Third, brainstorm one new super futuristic technology and then bring it to reality by designing a real life version of it. Even dress it up like its from the future, like using dark and neon colours and sci-fi fonts. This kind of design will actually make people excited to see something "futuristic". If you're really brave, try designing a vision for a more sustainable future.
What can you come up with that could benefit the world? If BT can create a more sustainable future by designing a package to fit in your postal box, what can you come up with?
Learn from the future, if its good for the audience its almost always good for the user. Learn from the mistakes that happened in sci-fi movies.
Does social media democratize publishing?
Margot Bloomstein takes us into the depth of content strategy to "expand our expectations of 'everyone'". Since so many people have the ability and opportunity to publish content in our era, has publishing become democratized? Back in time when one town or even state only had one, the people who owned the technology also controlled the content.
But how do we examine the distribution of content now, when every person is able to be a citizen journalist by posting content onto social media, sometimes even faster than brand media outlets? And when this content is distributed, who does the credit go to?
Today, one journalist can increase the popularity of a whole news outlet with his/her Twitter followers. So who is more worth following, the journalist or the brand that's hosting the journalist?
When it comes to designing content, Margot points out that as UX designers we have the opportunity to amplify the voices of the others. We can make the creation of content more accessible and make the content more accessible.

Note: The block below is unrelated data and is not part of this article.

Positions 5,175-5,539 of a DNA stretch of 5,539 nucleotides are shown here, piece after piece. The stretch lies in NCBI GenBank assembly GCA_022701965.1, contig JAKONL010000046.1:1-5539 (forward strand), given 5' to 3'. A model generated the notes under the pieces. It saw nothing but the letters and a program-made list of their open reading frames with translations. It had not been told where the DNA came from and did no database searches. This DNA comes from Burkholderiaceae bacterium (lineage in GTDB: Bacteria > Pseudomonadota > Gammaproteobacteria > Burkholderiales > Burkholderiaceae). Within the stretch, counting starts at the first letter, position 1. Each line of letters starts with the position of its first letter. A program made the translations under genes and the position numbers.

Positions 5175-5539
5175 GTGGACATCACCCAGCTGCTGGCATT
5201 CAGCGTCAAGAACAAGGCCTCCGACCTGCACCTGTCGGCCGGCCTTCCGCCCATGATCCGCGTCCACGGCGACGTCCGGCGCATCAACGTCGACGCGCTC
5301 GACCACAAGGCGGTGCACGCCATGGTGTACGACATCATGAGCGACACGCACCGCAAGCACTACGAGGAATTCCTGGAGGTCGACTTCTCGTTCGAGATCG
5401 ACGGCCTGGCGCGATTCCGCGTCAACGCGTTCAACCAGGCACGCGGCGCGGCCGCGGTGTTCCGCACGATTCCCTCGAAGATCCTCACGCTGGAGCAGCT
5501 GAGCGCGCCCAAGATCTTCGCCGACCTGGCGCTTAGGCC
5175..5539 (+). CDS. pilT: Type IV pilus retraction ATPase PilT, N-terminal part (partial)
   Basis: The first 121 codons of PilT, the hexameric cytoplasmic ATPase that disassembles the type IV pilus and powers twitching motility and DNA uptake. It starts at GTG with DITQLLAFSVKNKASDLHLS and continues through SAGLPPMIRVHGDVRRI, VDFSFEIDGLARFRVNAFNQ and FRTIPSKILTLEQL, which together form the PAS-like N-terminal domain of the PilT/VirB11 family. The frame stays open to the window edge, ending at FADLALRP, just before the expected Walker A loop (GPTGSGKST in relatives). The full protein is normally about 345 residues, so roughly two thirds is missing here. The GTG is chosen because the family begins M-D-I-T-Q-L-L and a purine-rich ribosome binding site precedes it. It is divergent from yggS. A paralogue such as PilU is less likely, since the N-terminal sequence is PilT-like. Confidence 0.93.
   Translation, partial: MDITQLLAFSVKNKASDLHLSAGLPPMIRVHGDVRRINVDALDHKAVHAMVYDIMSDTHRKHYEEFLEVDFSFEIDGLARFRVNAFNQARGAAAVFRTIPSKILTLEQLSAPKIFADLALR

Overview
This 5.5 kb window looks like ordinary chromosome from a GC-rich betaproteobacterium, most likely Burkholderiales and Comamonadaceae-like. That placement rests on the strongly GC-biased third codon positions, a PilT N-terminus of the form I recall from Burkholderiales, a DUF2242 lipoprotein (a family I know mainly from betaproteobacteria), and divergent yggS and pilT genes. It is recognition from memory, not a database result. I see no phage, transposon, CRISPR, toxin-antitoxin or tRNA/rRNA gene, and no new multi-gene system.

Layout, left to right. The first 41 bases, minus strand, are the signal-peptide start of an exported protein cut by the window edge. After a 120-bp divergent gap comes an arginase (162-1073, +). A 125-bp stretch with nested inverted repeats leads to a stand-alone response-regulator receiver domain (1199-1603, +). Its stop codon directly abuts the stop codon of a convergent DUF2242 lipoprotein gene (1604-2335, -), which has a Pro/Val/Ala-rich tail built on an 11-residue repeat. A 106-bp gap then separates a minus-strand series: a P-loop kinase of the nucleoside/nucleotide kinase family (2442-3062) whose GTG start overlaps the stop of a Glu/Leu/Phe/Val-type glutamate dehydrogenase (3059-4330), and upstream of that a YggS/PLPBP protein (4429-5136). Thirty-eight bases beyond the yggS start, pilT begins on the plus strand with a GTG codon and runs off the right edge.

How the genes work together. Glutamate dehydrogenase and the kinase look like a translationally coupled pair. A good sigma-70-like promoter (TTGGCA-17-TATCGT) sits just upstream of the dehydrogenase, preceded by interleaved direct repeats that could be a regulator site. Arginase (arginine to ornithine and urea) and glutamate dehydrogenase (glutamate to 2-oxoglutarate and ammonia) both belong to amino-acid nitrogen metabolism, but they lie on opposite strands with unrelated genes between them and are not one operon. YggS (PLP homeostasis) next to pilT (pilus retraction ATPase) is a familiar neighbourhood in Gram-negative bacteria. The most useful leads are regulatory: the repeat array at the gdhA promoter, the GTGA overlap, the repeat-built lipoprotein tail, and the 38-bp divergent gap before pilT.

How do we make it easier for people to produce high quality content? How do we help them learn publishing and to get it right the first time? Methods like having editorial comments right in the user interface, letting the user know to do it "like this" and "not like this" can make it much more easier for the user to publish quality content.
Provide tool tips and pre-empt explanations, such as why they need to fill something out. Give them guidance and make it a positive experience. With good UX design, users are able to do it right the first time instead of being dinged for doing it wrong. This creates more accessible tools to reduce barriers to quality.
What will we see looking back on the first 50 years of UX?
How will we feel looking back at the first 50 years of UX? Jesse James Garret took the perspective of looking back on the first 50 years of UX, from the future. He examines particular aspects of UX on a spectrum.
What kind of work will be doing? What kind of problems will we be solving? From Jesses perspective, the spectrum of product oriented execution focus vs multi channel system oriented focus will look similar to a bell curve, with equal amounts on each side, but most people residing somewhere in the middle.